DECATUR — Confronting stereotypes and working to find common ground within a diverse community were key focuses of Thursday’s Conversation on Race at Eisenhower High School.
More than 50 people of all ages gathered in the high school’s cafeteria to participate in the 11th annual event, which is a joint effort between the Decatur group Caring Black Men, the Decatur School District, Richland Community College and Millikin University.
“I think it’s a conversation that we’re going to have to always have,” said Jeffrey Perkins, founder of Caring Black Men. ‘“We’re not going to solve everything tonight ... but it’s just an ongoing, honest dialogue that we need to have so people can start understanding one another.”
The event is part of Millikin’s Civic Discourse Week, which engages the Decatur community in discussions that aim to promote a better understanding of different societal topics. The theme of this year's Civic Discourse Week is "How Trauma Affects Our Community: A Thoughtful Examination," which the conversation tackled by focusing on "How Race and Trauma Collide."
The attendees were asked to split up and form small groups with people that they may not know very well. Perkins has said this is done to allow people an opportunity to step outside of their comfort zone as a way to better foster the individual discussions.
Instead of being given conversation cards to discuss like in previous years of the event, those who attended were asked to participate in an activity that tasked them with addressing stereotypes that are projected onto people of various races, religions and other backgrounds in today’s society.
Each person was given a paper bag that described them as black, transgender, Muslim or another identifying characteristic and was asked to write down a stereotype they might have heard associated with their respective groups.
After discussing the activity within their tables, attendees were later asked to share their thoughts with the entire group.
"I'm not going to be upset if someone walks away uncomfortable," Perkins said. "But I'd like for them to walk away constructively uncomfortable."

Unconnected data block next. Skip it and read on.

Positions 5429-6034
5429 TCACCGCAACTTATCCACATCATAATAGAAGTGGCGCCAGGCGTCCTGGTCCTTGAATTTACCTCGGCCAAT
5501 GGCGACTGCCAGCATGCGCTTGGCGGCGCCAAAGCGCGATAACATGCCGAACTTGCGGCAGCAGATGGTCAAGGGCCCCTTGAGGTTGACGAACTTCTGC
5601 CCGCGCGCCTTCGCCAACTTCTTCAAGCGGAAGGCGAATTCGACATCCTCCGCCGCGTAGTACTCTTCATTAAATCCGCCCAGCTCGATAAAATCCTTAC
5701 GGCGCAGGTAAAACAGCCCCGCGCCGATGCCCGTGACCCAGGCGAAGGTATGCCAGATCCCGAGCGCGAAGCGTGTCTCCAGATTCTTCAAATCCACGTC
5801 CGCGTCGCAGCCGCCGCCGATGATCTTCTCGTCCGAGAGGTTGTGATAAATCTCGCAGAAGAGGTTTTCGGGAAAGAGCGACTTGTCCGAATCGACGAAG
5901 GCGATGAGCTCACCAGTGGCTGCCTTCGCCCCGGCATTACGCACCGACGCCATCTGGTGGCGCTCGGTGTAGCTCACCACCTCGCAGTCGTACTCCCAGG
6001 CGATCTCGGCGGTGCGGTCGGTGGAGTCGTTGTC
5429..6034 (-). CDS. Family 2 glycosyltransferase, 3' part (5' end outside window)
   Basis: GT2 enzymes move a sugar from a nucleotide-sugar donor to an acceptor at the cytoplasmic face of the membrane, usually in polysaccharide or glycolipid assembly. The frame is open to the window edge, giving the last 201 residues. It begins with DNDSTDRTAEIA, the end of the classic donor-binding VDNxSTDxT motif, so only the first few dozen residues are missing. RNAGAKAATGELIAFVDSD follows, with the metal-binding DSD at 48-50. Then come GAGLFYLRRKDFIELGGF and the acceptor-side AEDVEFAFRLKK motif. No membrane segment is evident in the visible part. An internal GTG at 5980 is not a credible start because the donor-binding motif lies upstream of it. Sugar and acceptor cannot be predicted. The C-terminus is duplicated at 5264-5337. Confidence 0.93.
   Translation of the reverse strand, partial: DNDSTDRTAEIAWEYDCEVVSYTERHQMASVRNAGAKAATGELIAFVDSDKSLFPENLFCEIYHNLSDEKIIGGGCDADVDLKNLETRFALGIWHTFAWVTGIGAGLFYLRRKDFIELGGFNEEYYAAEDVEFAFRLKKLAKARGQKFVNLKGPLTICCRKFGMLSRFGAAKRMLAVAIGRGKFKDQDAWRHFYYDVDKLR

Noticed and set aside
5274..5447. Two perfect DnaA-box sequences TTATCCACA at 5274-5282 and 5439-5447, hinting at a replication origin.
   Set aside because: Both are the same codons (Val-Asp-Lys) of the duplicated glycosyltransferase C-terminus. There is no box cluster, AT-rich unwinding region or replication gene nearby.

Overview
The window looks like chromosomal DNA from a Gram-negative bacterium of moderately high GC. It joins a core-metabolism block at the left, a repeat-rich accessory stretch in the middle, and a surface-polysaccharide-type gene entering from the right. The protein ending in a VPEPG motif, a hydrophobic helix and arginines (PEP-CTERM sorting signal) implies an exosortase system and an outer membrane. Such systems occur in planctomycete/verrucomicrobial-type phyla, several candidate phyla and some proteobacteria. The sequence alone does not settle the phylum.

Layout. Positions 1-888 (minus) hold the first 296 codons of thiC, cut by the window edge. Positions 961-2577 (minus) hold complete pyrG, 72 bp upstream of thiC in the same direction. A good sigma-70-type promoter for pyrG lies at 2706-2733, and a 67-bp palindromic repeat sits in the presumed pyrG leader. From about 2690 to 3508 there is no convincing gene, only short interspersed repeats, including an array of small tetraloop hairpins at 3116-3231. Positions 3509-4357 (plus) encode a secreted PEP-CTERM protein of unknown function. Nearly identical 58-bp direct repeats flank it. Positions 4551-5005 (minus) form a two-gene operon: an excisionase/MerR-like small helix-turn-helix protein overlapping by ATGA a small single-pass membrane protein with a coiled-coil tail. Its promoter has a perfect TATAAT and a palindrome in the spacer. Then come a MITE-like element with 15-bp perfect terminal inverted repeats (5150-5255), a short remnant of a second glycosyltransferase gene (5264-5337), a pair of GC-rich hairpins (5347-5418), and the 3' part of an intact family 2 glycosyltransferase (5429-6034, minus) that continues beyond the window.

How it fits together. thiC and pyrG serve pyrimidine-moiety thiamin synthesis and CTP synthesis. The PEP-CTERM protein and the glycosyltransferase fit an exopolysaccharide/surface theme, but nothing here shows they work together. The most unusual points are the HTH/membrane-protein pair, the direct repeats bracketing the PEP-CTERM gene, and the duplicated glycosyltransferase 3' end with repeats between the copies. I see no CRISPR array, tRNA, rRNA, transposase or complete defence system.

Millikin students Hailey Wimberly, Cecilia Antonelle and Madelynn Wood acknowledged that discussing the various stereotypes was uncomfortable, but said it pushed them to see things from perspectives they might not always consider.
"People go through that, and you don't always think 'Oh, well this person's getting labeled this all the time,' but they are," said Wood, 18, a psychology major. 'You don't even know half the things that they've lived through."
Antonelle, a 19-year-old vocal performance major, added that "we all know people that are labeled as things written on these bags, and we know that they're people — not just what's written on a little slip of paper."
Civic Discourse Week will continue today (Friday) at Millikin with a conversation on social media bullying and cyber stalking featuring attorney Ruth Schneider and another with author Tiffany D. Jackson — whose next novel, "Let Me Hear a Rhyme," will be released May 21. The week ends with a leadership conference at the University Commons on Saturday.
Wimberly, an 18-year-old studying criminal justice and psychology at Millikin, said one of the main things that she took away from the Conversation on Race is that people are more than how they may be portrayed on TV or in other areas. To understand that, she said, it just takes a little time to get to know them better.
"That's one way that we can carry this back to campus," she said.